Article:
Judith Sayers, president of the Nuu-chah-nulth Tribal Council in Port Alberni and a member of the Hupacasath First Nation, has been named an officer to the Order of Canada.
Sayers is one of two people on Vancouver Island to be honoured with the Order of Canada; she was recognized for her contributions to advancing clean energy projects in her community and for her role as a champion of sustainable development in Indigenous communities. Chief Robert Joseph, of Alert Bay, B.C., hereditary chief of Gwawaenuk First Nation, was named an officer of the Order of Canada for his distinguished pan-Canadian leadership as a voice for reconciliation between Indigenous and non-Indigenous people.
For Sayers, who has been outspoken about many First Nations rights and resource issues, accepting the Order of Canada brought on a mix of emotions. “Our relationship with Canada is not always a good one,” she said. “It is an honour to be in a crowd of accomplished people. Am I really part of Canada, when we haven’t been able to resolve our issues with the government?
“At the same time, we’re trying to relationship build. I think back when Queens University offered me an honorary doctorate (in the early 1990s). To be an elder is the highest honour. I asked my elders whether I should accept this honour.” Their reply was yes, as it would give her credibility as she continued with her career.
Sayers said in the end, receiving the Order of Canada adds to her credibility as an Indigenous leader. “I’m hoping it’s going to open more doors for me that I can use to help advance the issues, our rights as First Nations people,” she said. “That maybe more people will listen to me and sit down and talk, negotiate, and settle with us.”
The Nuu-chah-nulth Tribal Council celebrated Sayers’ appointment on Friday. “The Nuu-chah-nulth Tribal Council celebrates the exceptional accomplishments Kekinusuqs Judith Sayers has made in her lifetime to her community and to her people,” NTC vice-president Andy Callicum said in a statement. “She is the epitome of what it means to be an exemplary leader and advocate for all Nuu-chah-nulth people.”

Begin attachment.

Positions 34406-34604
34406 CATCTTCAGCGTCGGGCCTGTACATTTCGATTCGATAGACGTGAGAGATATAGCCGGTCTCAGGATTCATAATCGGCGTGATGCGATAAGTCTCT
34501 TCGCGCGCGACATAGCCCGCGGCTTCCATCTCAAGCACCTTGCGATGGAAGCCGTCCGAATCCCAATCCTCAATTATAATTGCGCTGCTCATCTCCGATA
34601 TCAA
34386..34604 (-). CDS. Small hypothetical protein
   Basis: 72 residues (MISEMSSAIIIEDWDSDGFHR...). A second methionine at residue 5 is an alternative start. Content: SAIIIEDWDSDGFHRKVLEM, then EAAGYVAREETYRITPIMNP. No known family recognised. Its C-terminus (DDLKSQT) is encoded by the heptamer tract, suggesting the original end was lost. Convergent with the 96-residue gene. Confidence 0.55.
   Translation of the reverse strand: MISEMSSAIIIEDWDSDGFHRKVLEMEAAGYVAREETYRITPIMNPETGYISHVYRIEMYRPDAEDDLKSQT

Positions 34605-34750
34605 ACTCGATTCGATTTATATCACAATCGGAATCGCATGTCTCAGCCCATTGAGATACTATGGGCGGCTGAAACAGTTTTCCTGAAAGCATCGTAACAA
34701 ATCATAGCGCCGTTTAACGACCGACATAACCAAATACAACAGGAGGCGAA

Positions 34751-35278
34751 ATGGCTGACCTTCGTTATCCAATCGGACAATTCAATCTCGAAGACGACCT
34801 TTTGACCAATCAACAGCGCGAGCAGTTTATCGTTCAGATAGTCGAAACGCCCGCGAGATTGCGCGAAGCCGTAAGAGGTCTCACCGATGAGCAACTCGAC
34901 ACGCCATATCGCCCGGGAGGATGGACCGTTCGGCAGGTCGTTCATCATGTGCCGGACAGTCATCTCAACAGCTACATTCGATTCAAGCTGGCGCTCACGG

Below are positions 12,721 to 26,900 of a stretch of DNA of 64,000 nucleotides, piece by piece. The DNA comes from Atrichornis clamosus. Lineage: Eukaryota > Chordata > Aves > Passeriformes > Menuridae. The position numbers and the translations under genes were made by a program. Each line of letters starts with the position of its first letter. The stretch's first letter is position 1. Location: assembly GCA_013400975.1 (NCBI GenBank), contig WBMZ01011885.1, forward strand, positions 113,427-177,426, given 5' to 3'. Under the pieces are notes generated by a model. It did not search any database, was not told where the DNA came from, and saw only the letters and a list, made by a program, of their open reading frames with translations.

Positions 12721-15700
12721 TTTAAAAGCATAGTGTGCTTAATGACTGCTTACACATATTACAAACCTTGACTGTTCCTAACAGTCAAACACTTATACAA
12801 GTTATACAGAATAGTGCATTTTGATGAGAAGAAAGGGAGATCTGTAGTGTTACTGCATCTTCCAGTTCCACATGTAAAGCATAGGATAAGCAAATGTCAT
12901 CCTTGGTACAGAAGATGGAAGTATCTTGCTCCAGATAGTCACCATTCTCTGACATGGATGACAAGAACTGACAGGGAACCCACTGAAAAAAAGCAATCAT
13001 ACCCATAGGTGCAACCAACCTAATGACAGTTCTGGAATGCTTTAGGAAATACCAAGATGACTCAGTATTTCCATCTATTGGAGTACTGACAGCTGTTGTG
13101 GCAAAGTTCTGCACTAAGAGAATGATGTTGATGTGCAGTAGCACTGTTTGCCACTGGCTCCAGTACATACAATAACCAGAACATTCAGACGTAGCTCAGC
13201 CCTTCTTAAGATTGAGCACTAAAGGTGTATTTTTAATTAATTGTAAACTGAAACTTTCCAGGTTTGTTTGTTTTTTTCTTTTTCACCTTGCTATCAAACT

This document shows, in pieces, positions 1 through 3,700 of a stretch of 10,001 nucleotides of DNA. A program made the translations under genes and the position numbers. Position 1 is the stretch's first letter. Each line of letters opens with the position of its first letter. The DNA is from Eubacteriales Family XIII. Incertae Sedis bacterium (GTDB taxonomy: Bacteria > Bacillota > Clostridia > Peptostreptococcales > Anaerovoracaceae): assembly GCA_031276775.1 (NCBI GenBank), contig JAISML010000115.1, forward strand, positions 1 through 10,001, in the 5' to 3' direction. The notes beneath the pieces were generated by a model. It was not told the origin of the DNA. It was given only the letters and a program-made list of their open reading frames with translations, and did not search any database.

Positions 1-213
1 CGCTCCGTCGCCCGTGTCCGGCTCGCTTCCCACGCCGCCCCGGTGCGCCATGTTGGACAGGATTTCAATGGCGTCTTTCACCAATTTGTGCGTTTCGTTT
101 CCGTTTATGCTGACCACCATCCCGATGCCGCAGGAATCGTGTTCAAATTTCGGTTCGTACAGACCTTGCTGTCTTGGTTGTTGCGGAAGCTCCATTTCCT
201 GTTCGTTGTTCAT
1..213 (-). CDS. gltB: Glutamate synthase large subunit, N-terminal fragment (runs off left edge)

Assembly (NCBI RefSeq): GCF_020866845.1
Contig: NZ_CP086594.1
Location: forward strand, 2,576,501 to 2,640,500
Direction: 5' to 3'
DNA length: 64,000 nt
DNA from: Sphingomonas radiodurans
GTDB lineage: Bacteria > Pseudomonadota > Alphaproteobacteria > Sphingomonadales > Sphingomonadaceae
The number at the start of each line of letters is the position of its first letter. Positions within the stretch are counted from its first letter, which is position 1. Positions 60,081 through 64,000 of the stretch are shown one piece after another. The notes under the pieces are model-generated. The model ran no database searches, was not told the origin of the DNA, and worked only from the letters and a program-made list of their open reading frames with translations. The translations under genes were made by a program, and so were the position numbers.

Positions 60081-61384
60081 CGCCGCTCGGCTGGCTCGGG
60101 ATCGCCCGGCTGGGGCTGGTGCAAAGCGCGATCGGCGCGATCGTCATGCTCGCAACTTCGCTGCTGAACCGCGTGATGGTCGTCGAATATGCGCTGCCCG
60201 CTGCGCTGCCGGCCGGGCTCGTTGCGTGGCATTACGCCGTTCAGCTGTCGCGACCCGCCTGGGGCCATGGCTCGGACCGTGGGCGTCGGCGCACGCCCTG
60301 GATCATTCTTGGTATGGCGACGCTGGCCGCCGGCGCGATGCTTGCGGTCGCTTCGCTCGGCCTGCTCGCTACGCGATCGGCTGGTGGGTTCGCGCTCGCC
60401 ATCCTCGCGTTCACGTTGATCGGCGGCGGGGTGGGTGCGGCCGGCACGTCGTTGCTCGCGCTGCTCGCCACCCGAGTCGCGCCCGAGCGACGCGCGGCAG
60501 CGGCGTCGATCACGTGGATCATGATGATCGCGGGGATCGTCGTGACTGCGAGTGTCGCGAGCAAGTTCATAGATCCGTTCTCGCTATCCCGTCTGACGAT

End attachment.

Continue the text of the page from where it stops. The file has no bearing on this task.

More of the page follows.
Sayers was elected chief of the Hupacasath First Nation for 14 years and chief negotiator for 15 years. She was elected to the NTC in September.
There were 125 people from across Canada honoured with the Order of Canada by Governor General Julie Payette on Dec. 29, including 10 others from Vancouver, Surrey and Burnaby in British Columbia.
Created in 1967, the Order of Canada, one of our country’s highest civilian honours, recognizes outstanding achievement, dedication to the community and service to the nation.
Sayers and Joseph were two of several Indigenous leaders who were appointed to the Order of Canada this time, and Sayers said that’s a good sign. “It’s recognition that Indigenous people play an important part of making Canada what it is today,” she said.
Indigenous people are making change in different ways. For Fred Sasakamoose of the Ahtahkakoop Cree Nation in Saskatchewan, it was being the first Indigenous player in the National Hockey League. For Jeanette Corbiere Lavell of Wikwemikong, Ont., Sayers noted, it is how she has made advancements with women and women’s status.
“Letting these kinds of issues play a part in appointments helps to educate Canadians on what kind of work needs to be done, what kind of work has been done and where we go from here.”